AP reporter Jeff Amy recently reported that according to PERS Executive Director Pat Robertson, PERS is not in a crisis. Instead, Robertson says PERS just needs to earn 13% in investment income this investment year:

This ugly picture could be greatly improved by a good year in the stock market. Robertson said that if investments earn more than 13 percent in the current year, projections for 2042 will rebound above 80 percent and PERS won’t have to ask employers for more money. While 13 percent sounds like a lot, the fund has earned more than that in five of the last 10 years.

Sigh…. So misleading. First, Robertson is now banking on a 13% investment return that is over 5% higher than the already inflated assumption of 7.75%? That’s neither smart nor sound from an actuarial standpoint.

Second, here is a chart of PERS investment returns for the last 10 years courtesy of Jackson Jambalaya:

2007: 18.9%
2008: -8.2%
2009: -19.4%
2010: 14.1%
2011: 25%
2012: 0.6%
2013: 13.4%
2014: 18.3%
2015: 3.5%
2016: 1.16%

So those 13% plus years were surrounded by 5 years that ranged from 3.5% to -19.4%. This suggests that a 13% year would be great–but also unsettling from a volatility perspective.

Third, PERS is not going to earn 13% this year. Robertson says PERS just needs a good year in the stock market. Take a look at the PERS Investment Report for the quarter ending September 30. PERS is about 60% invested in the stock market. The rest is in bonds, real estate, cash and private equity. It is highly unlikely that all these asset classes are going to rise 13% this PERS investment year. And Robertson knows that.

Yes, U.S. stocks are on a tear. But non-U.S. stocks are not and bonds are getting hammered. Take a look at this chart of the S&P 500 (GSPC), non-U.S. stocks (VXUS) and bonds (BND) for the year to date. Domestic stocks are up 11.37%, but foreign stocks and bonds have gone nowhere. This does not suggest a 13% investment return for PERS is on the horizon. California is assuming a 6% return for its PERS program and many investment advisors do not believe that is a realistic projection.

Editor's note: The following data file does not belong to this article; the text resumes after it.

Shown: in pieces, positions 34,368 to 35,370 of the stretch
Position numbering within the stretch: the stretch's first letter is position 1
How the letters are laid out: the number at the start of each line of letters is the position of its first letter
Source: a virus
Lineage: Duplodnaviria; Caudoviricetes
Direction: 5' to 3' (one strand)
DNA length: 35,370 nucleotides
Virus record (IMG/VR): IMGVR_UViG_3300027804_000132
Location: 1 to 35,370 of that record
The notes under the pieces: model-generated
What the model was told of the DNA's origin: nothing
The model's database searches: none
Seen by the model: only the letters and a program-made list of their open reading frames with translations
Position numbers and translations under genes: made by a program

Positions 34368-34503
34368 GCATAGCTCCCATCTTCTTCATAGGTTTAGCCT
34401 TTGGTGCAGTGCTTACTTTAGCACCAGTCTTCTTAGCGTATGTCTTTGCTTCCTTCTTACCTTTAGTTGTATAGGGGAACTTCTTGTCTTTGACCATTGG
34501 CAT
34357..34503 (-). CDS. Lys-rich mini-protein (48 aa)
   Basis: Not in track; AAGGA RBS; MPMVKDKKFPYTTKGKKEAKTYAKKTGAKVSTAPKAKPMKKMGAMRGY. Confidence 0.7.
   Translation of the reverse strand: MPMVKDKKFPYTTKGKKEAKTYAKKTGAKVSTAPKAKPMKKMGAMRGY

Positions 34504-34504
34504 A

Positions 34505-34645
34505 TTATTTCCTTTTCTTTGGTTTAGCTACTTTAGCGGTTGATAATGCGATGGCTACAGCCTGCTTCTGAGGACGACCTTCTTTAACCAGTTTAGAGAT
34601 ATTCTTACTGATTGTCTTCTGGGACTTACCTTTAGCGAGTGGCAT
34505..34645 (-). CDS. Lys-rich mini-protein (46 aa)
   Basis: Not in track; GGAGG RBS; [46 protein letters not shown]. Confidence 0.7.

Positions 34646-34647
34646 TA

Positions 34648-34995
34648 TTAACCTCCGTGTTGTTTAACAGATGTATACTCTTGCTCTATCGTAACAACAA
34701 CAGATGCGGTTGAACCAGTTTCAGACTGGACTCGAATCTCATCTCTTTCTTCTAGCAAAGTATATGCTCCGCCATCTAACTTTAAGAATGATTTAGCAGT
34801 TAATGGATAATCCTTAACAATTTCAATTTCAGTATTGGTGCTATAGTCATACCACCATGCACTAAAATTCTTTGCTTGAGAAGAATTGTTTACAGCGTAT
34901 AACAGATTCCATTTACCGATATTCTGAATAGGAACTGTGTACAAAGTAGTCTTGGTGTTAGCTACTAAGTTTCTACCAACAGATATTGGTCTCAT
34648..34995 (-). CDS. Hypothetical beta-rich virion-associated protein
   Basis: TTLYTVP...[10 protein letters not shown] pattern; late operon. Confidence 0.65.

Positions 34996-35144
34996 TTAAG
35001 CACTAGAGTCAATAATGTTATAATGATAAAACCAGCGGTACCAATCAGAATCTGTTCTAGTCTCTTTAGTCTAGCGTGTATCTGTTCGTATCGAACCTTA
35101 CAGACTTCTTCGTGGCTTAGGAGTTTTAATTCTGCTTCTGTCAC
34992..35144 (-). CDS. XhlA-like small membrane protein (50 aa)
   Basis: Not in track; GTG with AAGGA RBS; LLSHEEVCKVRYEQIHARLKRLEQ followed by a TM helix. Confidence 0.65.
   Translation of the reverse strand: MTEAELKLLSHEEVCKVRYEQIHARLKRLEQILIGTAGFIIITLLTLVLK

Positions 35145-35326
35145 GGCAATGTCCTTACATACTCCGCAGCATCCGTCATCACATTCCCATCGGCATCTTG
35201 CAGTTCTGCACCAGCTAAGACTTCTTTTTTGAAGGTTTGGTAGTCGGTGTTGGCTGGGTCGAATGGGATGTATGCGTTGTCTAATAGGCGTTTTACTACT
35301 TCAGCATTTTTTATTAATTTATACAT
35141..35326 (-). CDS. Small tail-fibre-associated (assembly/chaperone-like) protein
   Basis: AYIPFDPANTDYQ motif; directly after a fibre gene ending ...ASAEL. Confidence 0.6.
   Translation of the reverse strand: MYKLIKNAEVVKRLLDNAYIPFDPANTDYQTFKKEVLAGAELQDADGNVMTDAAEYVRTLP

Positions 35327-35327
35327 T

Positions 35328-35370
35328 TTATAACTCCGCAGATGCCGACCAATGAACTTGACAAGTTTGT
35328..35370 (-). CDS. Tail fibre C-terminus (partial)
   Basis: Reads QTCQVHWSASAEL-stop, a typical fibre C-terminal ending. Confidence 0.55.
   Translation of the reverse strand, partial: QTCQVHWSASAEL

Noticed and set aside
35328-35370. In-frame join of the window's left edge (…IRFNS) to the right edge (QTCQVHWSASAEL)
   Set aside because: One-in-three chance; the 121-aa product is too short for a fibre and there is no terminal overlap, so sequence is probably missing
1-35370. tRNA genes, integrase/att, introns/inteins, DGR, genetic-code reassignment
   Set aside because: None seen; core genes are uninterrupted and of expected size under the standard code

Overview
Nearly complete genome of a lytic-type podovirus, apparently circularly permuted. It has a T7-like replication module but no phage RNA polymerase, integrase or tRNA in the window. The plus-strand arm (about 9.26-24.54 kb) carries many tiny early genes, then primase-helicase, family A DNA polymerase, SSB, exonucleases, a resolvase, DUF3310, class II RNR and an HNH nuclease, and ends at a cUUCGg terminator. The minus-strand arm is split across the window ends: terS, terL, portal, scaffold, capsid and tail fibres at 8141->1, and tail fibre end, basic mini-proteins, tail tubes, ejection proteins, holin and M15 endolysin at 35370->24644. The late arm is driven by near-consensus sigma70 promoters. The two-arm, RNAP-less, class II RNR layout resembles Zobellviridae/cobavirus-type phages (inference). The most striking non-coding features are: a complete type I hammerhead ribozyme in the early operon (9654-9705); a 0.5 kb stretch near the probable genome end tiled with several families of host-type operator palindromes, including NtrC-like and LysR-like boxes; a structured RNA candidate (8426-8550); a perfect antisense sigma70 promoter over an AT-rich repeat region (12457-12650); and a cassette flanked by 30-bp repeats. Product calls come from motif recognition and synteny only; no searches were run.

To read a detailed analysis on this subject by an investment professional, check out Are U.S. Pension Funds Delusional? on the Pension Pulse blog. Or if that’s too negative, Pension Tsunami is an aggregator site for news on the NATIONAL PENSION CRISIS.

Fourth, and this is the really scary part, stock valuations are at dotcom and housing bubble highs. Hopefully, this time is different. But this time is rarely different. The stock market is arguably more likely to drop 20% next year than rise 20%. And if it just goes nowhere on average for the next 5 years–like it has for the last few years–that’s just as bad as a 20% drop followed by a 20% gain.

Fifth, why is California’s PERS considered to be in a crisis and Mississippi’s is not? When you look at funding ratios, Cal-PERS has a better funding ratio than Mississippi. California is cutting benefits and lowering its investment assumption to reflect expected smaller returns in the future. Meanwhile, Mississippi does nothing.

When someone says “it’s not about the money”, it’s about the money. So when the PERS director says PERS “is not in a crisis”, is it in a crisis? California is in a crisis. Dallas, Fort Worth, other cities, other states–crisis. But Mississippi is different? Despite having the 10th worst funded state plan in the nation? Sure.

PERS participants would be unhappy having their contribution rate raised. But better to raise it a little now than a lot later. Or even worse, cut benefits after retirement. People would understand a higher contribution rate. Later, they will probably be mad that their contribution rate was not raised sooner.

Pat Robertson did not create the problems PERS is having. And she can’t fix them. So I don’t get why she is not pounding on the politicians to start addressing it.